You see, Saudi Arabia is a sovereign nation where the use of capital punishment is based on Shari’ah (or Islamic law). I did not study Shari’ah Law and as such I cannot answer the legality in this, but Saudi Arabia is a sovereign nation with its own set of laws and it is time for people to start understanding that other cultures have other rules and laws. For me, I am still amazed on how capital punishment is not in existence in Commonwealth Law, in addition, I am amazed how targeted killing is still not a legal option, an absence I still believe is more an act of cowardice than anything else (I will address this part later in this article).

So Saudi Arabia has the death penalty, this is not new, it is a given. Yet, what people seem to forget is that when you look deeper into Islamic Banking and Finance that this system is not greed driven, that what is regarded as Sharia compliant finance. It approached the view where Sharia prohibits acceptance of specific interest or fees for loans of money, whether the payment is fixed or floating, which as I understand it implies any excess compensation without due consideration (absent of time value of money), which implies (without deeper investigation, cannot be stated as for certain by me) that the hedge funds nightmare that Wall Street bestowed upon the world would never have happened under Shari’ah Law, I will let you contemplate that thought by yourself!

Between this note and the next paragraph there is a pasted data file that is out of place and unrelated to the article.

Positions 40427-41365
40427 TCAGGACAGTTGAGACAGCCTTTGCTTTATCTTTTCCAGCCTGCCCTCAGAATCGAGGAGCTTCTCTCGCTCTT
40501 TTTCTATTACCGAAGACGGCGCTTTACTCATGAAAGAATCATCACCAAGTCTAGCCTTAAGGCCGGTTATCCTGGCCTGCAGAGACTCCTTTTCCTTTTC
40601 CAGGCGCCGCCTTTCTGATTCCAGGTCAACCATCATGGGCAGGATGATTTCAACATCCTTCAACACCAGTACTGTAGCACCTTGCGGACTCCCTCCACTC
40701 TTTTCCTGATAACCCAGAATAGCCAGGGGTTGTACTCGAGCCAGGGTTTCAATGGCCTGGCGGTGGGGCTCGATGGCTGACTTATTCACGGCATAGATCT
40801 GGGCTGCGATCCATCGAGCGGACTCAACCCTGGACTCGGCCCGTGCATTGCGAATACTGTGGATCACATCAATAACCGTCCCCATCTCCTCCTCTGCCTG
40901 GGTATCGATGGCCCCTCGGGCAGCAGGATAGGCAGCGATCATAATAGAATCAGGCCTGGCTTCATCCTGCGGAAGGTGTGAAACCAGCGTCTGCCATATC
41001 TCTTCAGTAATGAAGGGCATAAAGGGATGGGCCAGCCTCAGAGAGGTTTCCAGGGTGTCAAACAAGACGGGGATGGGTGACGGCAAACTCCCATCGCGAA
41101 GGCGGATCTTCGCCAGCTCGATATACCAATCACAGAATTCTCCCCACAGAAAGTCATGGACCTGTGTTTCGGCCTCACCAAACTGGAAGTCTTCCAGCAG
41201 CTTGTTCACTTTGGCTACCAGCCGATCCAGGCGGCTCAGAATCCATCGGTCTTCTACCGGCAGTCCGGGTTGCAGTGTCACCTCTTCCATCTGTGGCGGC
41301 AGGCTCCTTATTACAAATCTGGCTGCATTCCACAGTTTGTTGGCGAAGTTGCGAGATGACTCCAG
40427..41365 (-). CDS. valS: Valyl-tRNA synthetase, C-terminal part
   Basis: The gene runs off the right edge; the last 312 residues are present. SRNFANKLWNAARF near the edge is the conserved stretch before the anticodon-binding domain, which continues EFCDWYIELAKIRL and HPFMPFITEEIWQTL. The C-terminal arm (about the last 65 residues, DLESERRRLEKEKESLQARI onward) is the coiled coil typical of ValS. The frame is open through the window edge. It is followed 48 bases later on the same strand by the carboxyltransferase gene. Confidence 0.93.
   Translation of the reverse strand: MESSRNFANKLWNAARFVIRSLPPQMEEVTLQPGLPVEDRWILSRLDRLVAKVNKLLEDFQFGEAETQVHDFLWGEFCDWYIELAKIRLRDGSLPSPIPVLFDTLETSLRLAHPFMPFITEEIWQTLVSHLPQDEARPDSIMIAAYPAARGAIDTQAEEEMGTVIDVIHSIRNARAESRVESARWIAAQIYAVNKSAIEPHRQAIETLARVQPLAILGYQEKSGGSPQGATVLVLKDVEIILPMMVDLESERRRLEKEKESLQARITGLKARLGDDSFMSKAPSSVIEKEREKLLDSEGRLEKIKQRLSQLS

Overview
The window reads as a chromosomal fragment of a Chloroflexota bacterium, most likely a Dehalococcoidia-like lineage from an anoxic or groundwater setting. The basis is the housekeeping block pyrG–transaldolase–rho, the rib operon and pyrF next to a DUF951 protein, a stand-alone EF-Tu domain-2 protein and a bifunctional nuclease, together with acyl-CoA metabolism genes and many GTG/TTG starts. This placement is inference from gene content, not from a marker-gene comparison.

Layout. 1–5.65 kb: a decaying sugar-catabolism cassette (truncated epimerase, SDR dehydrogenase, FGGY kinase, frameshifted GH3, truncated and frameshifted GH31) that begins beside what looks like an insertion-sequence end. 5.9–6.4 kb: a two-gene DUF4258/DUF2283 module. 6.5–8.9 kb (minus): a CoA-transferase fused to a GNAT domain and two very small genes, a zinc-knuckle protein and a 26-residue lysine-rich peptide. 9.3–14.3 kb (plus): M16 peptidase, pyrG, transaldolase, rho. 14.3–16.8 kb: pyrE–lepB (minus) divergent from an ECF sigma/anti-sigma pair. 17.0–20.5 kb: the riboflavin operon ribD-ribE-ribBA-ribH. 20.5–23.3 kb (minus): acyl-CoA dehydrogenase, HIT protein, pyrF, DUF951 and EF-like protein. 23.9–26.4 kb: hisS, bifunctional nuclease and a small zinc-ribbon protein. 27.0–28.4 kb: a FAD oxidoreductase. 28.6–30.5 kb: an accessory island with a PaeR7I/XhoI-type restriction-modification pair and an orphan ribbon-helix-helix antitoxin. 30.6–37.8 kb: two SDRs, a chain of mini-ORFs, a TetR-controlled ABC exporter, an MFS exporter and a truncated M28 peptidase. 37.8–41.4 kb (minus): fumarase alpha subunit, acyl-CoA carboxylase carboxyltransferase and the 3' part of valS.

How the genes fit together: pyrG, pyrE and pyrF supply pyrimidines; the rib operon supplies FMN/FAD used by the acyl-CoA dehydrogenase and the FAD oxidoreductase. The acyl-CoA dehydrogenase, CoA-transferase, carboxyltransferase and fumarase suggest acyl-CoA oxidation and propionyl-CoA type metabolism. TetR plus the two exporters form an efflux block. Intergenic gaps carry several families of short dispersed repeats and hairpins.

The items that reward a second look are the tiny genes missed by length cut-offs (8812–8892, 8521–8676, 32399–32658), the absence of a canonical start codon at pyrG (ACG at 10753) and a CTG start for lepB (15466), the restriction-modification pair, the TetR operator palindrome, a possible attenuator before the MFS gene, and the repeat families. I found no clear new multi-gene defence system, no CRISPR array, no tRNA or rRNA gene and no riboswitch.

Let’s get back to capital punishment! When we look at an article by Elizabeth Peiffer (at http://scholarship.law.wm.edu/cgi/viewcontent.cgi?article=1132&context=wmjowl), we see the following on page 508 (page 3 of the article), “The harsh punishments required for hudud crimes are intended to deter those who might commit crimes that are dangerous to an Islamic society“, in additional support there is something I should add from the Catholic Education Resource Center (at http://www.catholiceducation.org/en/religion-and-philosophy/social-justice/catholicism-amp-capital-punishment.html), where we see “At no point, however, does Jesus deny that the State has authority to exact capital punishment. In his debates with the Pharisees, Jesus cites with approval the apparently harsh commandment, “He who speaks evil of father or mother, let him surely die” (Matthew 15:4; Mark 7:10, referring to Exodus 2l:17; cf. Leviticus 20:9)“, in addition I offer “The last case of an execution by the Catholic Church was that of the schoolmaster Cayetano Ripoll, accused of deism by the waning Spanish Inquisition and hanged to death 26 July 1826 in Valencia after a two-year trial” (at http://www.nashuatelegraph.com/news/805877-196/daily-twip—the-spanish-inquisition-executes.html).